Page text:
Cap"ri*fi*ca"tion (?), n. [L. caprificatio, fr. caprificare to ripen figs by caprification, fr. caprificus the wild fig; caper goat + ficus fig.]
The practice of hanging, upon the cultivated fig tree, branches of the wild fig infested with minute hymenopterous insects.
⇒ It is supposed that the little insects insure fertilization by carrying the pollen from the male flowers near the opening of the fig down to the female flowers, and also accelerate ripening the fruit by puncturing it. The practice has existed since ancient times, but its benefit has been disputed.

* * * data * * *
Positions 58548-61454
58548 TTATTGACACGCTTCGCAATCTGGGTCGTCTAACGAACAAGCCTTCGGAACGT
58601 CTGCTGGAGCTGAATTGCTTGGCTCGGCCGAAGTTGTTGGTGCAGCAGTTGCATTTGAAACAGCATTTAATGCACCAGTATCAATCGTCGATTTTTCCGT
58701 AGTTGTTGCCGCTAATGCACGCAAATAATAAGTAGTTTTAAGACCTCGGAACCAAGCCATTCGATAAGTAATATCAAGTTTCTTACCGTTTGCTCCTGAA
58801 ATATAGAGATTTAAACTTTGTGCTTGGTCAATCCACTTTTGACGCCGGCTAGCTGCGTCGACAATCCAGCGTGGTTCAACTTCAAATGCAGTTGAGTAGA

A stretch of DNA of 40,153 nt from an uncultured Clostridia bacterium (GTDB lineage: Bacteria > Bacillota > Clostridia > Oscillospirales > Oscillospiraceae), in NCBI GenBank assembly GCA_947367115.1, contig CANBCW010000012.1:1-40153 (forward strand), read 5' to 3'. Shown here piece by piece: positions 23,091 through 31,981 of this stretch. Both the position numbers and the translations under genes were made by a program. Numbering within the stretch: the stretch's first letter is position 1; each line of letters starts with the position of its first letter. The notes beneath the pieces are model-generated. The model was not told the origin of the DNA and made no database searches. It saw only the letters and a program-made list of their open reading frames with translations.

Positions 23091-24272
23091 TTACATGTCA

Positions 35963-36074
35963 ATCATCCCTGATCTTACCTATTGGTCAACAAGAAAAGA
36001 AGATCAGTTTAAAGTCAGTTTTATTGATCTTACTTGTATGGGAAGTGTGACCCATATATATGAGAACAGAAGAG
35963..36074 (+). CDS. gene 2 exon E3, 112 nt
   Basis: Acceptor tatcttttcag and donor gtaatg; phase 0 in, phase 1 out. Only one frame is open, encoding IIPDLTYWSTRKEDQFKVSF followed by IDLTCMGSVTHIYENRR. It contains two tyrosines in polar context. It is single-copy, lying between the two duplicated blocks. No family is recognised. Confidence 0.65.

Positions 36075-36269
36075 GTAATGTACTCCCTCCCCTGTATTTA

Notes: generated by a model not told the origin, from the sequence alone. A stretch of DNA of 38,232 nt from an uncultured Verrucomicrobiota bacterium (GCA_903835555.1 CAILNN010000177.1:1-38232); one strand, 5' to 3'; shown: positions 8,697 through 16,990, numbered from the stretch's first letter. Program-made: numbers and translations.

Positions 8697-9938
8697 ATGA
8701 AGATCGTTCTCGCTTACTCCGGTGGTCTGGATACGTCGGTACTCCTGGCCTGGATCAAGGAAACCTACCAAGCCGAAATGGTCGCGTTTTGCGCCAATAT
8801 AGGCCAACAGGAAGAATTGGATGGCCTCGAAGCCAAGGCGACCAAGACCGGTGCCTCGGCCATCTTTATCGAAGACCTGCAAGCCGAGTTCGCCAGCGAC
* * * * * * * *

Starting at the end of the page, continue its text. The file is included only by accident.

© Webster 1913.